Introducing, A Groupon-Style Medical Marijuana Site

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A new business operating at the nexus of green and green is trying to do for dispensaries what Groupon has done for the Gap. Social couponer claims it's found an audience of more than 10,000 subscribers since its February 1 launch. For now, the site is limited to the state of Colorado.

What it is: A purveyor of coupons for "medicated carbonated beverages," "Banana Kush" and a wide array of other "edibles, smokables, accessories, hydroponic equipment, dining, and educational offerings," among other items.

How it works: Much like Groupon, sends subscribers an email every morning tagged to a zip code. One for Denver on Tuesday offered $27 off an eighth of an ounce of "top shelf" marijuana, bringing the price down to $23. Customers get a cut when they refer friends, and options to tweet or share the latest deals on Facebook are prominently displayed. Like Groupon, the company doesn't actually sell any product itself.

The number of Facebook fans (210) and Twitter followers (52) so far are modest, but proprietor John Molinare believes "the social aspects of this are the dynamics that will make this grow very, very, fast." He thinks his subscribers won't be afraid to share the deals on the web with an audience that could include employers or grandparents.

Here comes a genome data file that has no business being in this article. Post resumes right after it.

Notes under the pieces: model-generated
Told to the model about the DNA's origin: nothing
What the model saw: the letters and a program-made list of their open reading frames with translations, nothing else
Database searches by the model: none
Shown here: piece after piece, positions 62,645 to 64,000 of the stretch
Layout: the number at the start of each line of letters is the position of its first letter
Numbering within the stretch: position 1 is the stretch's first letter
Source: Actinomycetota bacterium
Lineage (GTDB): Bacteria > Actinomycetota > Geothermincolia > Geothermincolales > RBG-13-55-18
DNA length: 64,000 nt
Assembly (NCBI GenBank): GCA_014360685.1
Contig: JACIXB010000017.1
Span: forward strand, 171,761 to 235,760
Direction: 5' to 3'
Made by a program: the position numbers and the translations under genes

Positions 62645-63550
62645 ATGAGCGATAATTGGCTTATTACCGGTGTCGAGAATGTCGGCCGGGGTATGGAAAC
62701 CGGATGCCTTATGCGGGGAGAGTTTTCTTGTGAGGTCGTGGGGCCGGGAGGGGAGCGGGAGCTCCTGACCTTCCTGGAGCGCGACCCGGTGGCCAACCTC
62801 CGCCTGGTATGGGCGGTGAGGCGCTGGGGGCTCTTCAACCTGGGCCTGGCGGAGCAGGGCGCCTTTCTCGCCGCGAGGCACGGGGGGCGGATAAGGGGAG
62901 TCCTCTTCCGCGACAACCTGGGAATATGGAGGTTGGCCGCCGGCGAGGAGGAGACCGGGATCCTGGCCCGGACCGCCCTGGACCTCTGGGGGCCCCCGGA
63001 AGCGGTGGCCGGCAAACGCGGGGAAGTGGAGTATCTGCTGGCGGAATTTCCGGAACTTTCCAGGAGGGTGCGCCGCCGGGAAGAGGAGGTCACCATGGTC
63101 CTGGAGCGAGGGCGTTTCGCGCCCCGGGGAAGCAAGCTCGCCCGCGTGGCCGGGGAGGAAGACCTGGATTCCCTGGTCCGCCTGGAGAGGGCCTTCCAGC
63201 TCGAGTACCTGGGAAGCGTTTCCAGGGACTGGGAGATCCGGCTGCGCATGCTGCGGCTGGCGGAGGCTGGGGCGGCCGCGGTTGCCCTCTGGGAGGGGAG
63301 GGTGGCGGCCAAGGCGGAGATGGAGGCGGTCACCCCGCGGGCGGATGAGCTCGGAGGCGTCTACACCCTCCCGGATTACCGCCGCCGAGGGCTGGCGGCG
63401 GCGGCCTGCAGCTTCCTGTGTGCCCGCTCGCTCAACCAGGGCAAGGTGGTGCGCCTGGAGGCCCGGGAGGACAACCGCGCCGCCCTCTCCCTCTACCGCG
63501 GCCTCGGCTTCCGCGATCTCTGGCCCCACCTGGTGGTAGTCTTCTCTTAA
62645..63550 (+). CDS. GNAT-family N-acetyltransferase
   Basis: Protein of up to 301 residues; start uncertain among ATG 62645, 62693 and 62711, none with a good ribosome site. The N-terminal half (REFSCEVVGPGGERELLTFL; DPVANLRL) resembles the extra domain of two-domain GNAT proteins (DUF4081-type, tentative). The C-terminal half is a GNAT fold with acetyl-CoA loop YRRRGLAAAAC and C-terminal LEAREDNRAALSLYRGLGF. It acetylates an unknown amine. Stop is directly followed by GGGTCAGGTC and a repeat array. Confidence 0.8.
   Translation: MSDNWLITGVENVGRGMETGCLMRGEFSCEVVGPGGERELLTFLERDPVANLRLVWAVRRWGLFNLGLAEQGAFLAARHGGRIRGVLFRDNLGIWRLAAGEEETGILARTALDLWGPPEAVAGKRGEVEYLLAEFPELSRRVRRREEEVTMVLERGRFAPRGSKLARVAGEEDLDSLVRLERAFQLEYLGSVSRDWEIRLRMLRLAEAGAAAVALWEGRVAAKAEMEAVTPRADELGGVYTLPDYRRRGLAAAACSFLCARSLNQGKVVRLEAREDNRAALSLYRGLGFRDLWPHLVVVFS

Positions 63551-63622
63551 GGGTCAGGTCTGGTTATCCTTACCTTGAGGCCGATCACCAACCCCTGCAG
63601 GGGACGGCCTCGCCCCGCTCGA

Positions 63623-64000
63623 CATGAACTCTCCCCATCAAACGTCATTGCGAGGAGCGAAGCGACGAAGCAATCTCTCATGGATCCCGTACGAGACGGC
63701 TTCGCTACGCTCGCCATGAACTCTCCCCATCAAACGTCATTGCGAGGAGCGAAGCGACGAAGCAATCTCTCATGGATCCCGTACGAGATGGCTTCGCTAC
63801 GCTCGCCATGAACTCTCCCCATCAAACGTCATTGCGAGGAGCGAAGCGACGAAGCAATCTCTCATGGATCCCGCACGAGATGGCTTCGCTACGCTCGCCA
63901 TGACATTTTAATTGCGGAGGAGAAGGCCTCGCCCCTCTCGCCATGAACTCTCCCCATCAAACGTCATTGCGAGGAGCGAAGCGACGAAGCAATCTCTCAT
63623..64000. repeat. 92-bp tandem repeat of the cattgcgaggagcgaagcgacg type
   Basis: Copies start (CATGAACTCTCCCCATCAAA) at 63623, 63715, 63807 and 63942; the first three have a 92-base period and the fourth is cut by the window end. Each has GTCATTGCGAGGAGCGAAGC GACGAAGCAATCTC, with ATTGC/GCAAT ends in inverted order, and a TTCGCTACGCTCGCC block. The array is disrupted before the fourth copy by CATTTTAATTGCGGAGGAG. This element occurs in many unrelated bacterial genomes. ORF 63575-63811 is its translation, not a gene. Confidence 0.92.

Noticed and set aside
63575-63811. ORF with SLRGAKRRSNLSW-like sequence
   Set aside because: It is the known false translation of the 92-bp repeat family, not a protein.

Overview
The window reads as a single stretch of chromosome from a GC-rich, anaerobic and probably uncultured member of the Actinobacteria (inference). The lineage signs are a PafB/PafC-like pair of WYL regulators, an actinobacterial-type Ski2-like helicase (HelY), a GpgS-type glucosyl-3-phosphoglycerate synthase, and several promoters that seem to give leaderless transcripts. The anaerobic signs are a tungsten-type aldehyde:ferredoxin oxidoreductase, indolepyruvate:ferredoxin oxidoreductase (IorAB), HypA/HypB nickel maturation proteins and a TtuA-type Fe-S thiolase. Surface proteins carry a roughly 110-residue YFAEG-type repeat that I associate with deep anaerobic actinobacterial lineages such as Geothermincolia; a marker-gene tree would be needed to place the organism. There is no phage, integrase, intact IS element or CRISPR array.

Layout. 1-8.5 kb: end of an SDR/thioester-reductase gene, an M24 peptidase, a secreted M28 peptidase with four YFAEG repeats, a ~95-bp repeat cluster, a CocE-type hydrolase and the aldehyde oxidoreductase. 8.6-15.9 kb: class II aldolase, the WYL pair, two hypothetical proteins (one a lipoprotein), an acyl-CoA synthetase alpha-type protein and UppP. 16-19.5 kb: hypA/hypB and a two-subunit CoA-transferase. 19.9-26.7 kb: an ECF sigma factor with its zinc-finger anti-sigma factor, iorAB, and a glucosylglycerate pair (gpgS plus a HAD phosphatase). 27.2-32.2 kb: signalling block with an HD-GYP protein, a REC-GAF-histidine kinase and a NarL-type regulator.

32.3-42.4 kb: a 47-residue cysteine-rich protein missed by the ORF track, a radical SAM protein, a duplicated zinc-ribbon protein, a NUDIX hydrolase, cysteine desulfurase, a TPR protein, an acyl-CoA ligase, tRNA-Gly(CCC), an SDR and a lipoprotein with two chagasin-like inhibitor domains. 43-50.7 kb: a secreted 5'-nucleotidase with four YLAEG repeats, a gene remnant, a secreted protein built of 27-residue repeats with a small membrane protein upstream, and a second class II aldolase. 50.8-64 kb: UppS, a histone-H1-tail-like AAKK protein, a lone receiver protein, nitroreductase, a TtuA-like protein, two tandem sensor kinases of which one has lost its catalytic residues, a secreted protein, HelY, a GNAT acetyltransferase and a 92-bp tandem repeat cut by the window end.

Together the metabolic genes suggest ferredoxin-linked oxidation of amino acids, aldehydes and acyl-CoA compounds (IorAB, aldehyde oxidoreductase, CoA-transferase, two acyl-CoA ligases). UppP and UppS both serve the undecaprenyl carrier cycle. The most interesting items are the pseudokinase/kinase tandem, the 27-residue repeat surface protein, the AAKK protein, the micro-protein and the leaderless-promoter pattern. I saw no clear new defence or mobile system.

One note of caution for a company in an industry that depends on users' trust: although included a Better Business Bureau logo as of Tuesday, it was not listed in the BBB registry. After an inquiry a company spokesman said the logo's presence on the website was a developer's mistake. The site will share personal information "for reasonable compliance with court orders."

What are its competitors? Billed as the outfit venturing "where other social couponing sites won't dare to go," is in effect competing against numerous more traditional advertising outlets. Alternative papers in Colorado rely heavily on medical marijuana ads to boost their bottom lines. Those ads provided for 15 percent of the free weekly Westword's revenues in 2010. Many dispensaries likewise have websites offering deals.

Molinare isn't too worried the big players in the field -- such as Groupon and LivingSocial -- will challenge his small company, which he's funding himself. "Why would they?" he asks. "They've got a wonderful business going, without all the complications of medical marijuana."

Will it expand? Molinare says he's had some initial conversations with potential funders about making the service sprout in other medical marijuana states. He has a background in marketing.

But even though doesn't actually sell any marijuana itself, there may be significant obstacles in expanding to places like California. Norton Arbelaez, the board chair of the Medical Marijuana Industry Group, says lack of financing options is problem, as is Colorado's solitary status as a for-profit medical marijuana state. Other states only allow non-profits to sell the green stuff. Would-be entrepreneurs outside Colorado have resorted to dubious tactics like paying themselves salaries unusual for non-profits, or overpaying "consultants."

Molinare, the founder, is optimistic about securing more funding: "We think it is something we're going to have to address pretty quickly, but right now we're a startup, we see ourselves as revolutionary. We're good for patients, we're making medicine affordable."

See it for yourself: